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By Barbara McDowall

We live in a death denying culture which doesn't encourage conversation about death in general or our own dying in particular.  Some of us live our lives in fear of death.  And thus, our information and understanding of death and dying remains limited.  We aren't encouraged to view death as a natural growth stage in our life journey.  Without that conversation, we miss numerous opportunities to take control of our lives and to live fully present to the miracle of life.  That conversation can also assist our families and friends who are left to make some major decisions on our behalf.

When my father died three years ago, our family came together in a wondrous and cohesive way to provide care for my mother, Marjorie, who has Alzheimer's disease.  She and my father had assigned a Power of Attorney for Health Care that clearly stated their wishes.  The one thing missing was a conversation with their children about their desire for end of life care.

As siblings, we discussed what my mother would want and what we would do when she reached the stage she reached this past week.  We were very clear and unanimous.  We wanted no intervention or heroic measures.  We wanted her to be as comfortable with as little pain as possible as she transitioned.  We believed we knew her well enough to know her dignity and quality of life mattered most to her. 

And now, my mother has reached end stage Alzheimer's and we realize the merits of having a living will along with an open conversation about what each of them wanted at the end stage of their lives.  Sadly, we now find ourselves in disagreement as to the finer details of what that end of life care should look like now that we are there.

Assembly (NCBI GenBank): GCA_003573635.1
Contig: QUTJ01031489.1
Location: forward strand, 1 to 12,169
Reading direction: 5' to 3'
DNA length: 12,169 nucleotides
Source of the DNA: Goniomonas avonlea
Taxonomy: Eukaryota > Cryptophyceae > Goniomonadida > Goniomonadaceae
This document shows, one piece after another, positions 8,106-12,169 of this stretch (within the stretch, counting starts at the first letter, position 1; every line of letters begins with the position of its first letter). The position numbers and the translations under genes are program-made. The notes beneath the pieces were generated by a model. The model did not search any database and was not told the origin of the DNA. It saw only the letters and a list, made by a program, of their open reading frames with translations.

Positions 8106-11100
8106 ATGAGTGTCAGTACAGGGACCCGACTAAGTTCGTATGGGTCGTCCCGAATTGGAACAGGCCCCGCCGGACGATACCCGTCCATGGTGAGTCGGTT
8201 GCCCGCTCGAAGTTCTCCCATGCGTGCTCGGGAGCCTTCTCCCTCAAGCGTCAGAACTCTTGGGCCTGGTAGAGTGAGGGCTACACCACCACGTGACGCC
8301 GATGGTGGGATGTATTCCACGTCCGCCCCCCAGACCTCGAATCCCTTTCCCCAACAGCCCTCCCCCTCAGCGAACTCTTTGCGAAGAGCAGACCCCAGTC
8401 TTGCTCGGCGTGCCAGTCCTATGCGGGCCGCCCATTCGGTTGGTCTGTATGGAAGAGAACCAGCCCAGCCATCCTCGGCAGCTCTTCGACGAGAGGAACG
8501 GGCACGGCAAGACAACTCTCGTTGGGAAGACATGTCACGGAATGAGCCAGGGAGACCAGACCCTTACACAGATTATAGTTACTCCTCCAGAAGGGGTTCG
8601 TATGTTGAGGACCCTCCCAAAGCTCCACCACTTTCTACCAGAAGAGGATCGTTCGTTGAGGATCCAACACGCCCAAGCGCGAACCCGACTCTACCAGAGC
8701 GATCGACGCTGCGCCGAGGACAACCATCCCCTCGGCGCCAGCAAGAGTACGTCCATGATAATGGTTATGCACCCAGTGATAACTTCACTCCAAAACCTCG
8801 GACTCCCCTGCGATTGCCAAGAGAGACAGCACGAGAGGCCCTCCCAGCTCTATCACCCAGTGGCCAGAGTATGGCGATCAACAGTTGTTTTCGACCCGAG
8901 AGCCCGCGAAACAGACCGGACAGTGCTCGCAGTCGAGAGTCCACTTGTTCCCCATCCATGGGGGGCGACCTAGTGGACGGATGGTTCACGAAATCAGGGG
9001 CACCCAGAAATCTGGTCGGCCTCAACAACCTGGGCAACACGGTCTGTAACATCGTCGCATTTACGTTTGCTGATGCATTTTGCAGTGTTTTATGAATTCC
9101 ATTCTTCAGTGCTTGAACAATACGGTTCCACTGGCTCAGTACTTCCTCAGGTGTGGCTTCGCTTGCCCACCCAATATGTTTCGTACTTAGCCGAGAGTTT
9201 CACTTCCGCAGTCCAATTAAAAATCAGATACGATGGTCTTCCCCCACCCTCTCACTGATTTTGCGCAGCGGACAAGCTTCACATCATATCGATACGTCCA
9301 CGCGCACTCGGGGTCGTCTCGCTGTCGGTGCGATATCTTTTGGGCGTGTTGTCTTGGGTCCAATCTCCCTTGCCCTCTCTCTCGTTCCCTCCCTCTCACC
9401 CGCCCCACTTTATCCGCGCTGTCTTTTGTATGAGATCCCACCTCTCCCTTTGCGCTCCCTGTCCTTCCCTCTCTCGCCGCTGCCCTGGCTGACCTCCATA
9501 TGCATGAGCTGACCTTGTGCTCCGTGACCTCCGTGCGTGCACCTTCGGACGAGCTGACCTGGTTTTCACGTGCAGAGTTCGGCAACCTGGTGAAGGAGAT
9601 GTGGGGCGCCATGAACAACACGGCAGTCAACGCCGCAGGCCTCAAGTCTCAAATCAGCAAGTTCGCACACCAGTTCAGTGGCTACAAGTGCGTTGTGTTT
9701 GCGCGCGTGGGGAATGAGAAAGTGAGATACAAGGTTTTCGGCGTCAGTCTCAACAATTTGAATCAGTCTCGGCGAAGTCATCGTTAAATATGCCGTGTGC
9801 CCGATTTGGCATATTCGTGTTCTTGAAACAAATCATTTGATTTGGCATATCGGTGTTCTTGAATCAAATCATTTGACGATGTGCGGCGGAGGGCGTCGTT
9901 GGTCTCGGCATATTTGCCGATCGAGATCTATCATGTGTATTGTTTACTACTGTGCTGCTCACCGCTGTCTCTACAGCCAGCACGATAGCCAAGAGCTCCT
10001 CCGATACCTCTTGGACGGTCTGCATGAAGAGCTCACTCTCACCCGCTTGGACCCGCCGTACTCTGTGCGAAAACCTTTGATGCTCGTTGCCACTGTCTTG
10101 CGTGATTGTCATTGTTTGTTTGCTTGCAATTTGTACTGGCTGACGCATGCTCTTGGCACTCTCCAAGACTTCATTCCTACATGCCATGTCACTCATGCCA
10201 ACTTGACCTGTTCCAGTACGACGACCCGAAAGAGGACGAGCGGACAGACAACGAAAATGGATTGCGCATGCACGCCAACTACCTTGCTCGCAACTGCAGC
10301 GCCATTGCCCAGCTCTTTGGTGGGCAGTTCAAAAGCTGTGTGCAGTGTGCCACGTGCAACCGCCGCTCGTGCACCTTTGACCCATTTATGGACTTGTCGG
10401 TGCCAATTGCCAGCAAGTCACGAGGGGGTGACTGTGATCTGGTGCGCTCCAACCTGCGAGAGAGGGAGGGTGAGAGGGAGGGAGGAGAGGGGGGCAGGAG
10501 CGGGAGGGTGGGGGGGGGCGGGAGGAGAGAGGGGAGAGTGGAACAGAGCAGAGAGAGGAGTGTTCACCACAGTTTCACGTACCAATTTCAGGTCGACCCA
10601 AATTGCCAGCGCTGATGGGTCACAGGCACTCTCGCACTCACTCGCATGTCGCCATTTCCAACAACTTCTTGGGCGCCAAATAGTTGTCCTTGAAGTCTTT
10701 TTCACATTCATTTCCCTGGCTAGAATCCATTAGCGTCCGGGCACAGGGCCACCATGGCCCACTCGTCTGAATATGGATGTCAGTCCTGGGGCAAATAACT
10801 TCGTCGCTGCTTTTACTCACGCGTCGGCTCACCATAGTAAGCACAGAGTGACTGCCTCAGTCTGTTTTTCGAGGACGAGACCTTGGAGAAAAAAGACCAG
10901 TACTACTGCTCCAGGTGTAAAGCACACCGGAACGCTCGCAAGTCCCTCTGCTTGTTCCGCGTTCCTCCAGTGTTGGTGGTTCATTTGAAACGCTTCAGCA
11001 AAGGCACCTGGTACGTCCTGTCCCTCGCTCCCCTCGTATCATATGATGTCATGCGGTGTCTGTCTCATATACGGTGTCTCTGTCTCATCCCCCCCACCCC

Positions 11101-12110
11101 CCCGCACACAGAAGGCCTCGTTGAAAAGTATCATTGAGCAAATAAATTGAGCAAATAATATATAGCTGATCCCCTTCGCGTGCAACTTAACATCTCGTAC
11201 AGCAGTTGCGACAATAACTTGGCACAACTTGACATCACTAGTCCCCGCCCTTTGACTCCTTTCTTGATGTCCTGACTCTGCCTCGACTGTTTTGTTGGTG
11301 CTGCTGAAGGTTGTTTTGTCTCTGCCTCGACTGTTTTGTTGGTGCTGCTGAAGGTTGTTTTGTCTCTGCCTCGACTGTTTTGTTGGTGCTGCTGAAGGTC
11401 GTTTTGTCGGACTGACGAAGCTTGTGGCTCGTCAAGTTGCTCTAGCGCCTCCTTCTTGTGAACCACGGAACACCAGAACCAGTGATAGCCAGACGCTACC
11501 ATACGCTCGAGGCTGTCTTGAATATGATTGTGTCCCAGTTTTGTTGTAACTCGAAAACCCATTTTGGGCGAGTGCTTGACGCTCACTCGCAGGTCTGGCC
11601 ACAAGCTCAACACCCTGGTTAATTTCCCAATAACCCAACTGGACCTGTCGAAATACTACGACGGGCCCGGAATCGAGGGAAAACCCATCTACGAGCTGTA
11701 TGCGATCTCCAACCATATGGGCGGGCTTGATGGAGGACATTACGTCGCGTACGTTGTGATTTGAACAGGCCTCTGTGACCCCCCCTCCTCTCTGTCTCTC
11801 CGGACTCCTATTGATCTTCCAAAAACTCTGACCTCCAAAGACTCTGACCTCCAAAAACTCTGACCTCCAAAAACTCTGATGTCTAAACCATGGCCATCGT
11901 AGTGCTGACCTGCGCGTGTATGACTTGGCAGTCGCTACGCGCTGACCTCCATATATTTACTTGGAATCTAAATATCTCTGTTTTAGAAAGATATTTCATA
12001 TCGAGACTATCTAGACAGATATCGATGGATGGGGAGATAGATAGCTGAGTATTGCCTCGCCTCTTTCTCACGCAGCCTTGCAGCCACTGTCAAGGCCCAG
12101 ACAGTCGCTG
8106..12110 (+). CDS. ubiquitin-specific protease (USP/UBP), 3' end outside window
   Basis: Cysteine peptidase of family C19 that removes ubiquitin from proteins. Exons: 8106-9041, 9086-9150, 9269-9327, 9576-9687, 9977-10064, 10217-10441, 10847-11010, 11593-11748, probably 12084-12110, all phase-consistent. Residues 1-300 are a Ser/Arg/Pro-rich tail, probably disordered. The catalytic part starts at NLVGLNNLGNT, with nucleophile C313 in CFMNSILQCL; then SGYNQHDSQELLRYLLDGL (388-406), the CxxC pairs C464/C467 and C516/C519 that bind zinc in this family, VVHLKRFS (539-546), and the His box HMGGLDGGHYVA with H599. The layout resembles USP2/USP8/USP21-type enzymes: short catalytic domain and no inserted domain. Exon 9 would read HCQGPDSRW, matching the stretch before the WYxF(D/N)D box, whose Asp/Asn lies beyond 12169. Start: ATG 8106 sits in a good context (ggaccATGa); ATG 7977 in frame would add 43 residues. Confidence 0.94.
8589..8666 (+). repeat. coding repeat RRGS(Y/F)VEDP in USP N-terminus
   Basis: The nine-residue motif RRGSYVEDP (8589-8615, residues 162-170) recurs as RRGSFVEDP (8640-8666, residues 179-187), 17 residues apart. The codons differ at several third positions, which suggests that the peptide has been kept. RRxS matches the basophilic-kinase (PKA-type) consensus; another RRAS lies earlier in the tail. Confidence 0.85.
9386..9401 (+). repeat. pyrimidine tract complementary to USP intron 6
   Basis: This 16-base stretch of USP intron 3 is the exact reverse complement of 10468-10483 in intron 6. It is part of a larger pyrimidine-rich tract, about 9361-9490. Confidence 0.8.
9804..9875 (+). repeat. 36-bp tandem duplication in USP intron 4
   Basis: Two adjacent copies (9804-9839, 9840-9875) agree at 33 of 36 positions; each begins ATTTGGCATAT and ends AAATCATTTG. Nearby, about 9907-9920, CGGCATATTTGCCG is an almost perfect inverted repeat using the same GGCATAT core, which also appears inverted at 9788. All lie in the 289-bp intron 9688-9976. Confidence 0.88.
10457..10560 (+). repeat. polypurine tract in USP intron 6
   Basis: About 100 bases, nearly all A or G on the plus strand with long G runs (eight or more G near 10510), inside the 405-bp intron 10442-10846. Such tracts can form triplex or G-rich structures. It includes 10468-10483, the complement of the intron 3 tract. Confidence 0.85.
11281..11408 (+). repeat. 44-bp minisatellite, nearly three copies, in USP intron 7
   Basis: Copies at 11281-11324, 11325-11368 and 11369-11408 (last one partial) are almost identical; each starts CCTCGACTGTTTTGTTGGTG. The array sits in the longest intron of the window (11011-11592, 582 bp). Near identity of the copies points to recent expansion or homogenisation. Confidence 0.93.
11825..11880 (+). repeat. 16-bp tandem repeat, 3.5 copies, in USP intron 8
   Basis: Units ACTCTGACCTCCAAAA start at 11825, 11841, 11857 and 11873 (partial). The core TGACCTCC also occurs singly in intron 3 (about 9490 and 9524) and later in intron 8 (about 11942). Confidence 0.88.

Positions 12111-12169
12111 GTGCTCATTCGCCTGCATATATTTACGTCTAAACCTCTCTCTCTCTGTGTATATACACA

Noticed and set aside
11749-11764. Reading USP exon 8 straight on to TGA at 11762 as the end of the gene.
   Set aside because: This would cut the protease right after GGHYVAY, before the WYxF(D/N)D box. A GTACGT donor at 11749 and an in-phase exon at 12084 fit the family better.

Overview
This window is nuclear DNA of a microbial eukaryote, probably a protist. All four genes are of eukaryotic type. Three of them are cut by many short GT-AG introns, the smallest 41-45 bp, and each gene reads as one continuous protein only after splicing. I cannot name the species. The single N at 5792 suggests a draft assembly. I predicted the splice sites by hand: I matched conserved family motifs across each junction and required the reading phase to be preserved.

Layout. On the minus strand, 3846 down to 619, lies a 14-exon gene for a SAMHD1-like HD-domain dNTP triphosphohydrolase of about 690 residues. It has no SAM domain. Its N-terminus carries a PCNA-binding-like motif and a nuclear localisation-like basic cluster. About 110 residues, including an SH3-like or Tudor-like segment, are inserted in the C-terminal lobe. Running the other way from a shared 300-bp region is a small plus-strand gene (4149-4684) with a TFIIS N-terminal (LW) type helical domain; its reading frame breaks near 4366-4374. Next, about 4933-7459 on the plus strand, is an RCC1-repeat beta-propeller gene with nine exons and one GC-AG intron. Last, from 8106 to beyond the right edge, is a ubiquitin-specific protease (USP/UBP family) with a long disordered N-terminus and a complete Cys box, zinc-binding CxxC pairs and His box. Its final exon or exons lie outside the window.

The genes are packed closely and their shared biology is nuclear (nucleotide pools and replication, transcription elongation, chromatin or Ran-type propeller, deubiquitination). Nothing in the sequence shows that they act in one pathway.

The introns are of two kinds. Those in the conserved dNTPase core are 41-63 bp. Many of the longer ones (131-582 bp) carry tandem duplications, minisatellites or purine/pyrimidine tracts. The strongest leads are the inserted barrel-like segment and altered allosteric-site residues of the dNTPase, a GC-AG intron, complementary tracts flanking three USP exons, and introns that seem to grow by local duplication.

Had that conversation taken place three years ago with my mother, we would now be able to move forward confidently, united in support of her wishes.  Instead, we have found ourselves in a challenging time as we process the news of her imminent transition.  We are not on the same page we were on three years ago. 

As emotionally charged as this time is, it has also been rich.  We have had to intentionally respond to each other with love, compassion and understanding almost on a minute by minute basis as we learn to walk together.  We have had to consciously listen and support each other every step of the way in this difficult period of not knowing.

While I am aware some families and mine in particular are not comfortable talking about death or even aware of the benefits of planning for their own death, I am also aware of what I can take away from this difficult time, what I can do in my own life.

I can make the choice to create a living will that I will share with my wife, my children and the rest of my family.  I will encourage conversation about something that is difficult for some folks to deal with.  I don’t want the people I love to be left without any clear direction as to what I want at the end of my life. 

I will take charge of my own celebration of life.  I will plan it as a celebration.  I will consciously think of the pieces that have meaning for me, e.g. music, readings, humour, who will be my MC, food, etc.  I will be clear about where I want to have this celebration.  For me, that will be in the beauty and wonder of nature.

So, I encourage you to reflect on your own death.  Take the time to learn more about living wills ( )

Create a living will and share it with your loved ones.  Let them know how your want to die.  Pre plan your celebration of life, talk with your family about what kind of celebration would best reflect who you are and what it is you want to say.  Have fun creating your own celebration of life.  Involve your loved ones.  Remove the burden from those you leave behind by taking control of how you transition.  What you do today will provide peace of mind not only for you but for your loved ones as well.

Death is inevitable; when we die is, for the most part, unknown.

Authentic Living